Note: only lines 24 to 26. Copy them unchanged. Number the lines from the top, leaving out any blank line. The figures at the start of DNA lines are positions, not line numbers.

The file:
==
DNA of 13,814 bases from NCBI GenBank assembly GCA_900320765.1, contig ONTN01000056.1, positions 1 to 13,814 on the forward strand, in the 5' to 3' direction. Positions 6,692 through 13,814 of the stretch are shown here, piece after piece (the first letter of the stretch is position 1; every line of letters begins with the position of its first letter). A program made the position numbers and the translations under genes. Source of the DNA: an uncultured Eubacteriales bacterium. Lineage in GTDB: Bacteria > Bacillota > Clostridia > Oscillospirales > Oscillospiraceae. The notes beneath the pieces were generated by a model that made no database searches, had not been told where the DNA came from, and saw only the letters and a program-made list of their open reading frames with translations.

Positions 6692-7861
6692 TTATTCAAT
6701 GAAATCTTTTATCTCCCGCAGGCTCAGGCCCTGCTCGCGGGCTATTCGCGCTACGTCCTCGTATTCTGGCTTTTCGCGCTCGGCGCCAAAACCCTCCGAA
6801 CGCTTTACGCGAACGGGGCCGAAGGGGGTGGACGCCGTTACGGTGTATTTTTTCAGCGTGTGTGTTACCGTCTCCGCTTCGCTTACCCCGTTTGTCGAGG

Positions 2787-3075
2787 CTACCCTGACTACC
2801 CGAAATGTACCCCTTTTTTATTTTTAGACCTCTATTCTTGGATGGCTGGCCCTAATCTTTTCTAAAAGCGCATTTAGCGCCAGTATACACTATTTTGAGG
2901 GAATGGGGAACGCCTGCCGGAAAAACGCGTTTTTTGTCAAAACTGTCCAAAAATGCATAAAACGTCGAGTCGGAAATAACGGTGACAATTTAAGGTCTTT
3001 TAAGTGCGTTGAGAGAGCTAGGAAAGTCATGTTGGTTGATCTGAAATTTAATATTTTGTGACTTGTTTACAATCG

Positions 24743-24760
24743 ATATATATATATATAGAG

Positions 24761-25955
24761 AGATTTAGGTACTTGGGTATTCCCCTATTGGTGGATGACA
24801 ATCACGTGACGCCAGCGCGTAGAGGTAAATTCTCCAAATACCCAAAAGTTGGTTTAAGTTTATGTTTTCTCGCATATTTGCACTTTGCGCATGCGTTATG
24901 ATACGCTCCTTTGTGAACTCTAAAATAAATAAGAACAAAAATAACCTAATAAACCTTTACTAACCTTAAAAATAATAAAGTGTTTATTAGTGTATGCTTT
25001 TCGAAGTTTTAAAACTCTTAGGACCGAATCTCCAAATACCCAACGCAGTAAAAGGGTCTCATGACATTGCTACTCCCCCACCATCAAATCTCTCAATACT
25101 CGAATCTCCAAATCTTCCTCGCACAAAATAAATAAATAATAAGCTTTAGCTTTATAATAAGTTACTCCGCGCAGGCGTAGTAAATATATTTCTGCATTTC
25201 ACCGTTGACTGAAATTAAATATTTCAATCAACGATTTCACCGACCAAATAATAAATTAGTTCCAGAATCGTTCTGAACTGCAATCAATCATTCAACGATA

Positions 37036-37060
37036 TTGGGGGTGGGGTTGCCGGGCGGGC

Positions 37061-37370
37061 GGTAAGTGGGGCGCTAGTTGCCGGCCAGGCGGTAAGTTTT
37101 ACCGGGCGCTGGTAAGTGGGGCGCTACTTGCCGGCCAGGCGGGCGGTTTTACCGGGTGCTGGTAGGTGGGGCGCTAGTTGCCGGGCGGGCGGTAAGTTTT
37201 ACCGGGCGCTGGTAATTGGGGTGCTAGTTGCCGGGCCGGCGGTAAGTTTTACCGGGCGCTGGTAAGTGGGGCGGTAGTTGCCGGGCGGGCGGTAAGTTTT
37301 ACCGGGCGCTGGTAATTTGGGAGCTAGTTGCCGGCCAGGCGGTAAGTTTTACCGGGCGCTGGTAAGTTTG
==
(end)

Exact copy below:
37101 ACCGGGCGCTGGTAAGTGGGGCGCTACTTGCCGGCCAGGCGGGCGGTTTTACCGGGTGCTGGTAGGTGGGGCGCTAGTTGCCGGGCGGGCGGTAAGTTTT
37201 ACCGGGCGCTGGTAATTGGGGTGCTAGTTGCCGGGCCGGCGGTAAGTTTTACCGGGCGCTGGTAAGTGGGGCGGTAGTTGCCGGGCGGGCGGTAAGTTTT
37301 ACCGGGCGCTGGTAATTTGGGAGCTAGTTGCCGGCCAGGCGGTAAGTTTTACCGGGCGCTGGTAAGTTTG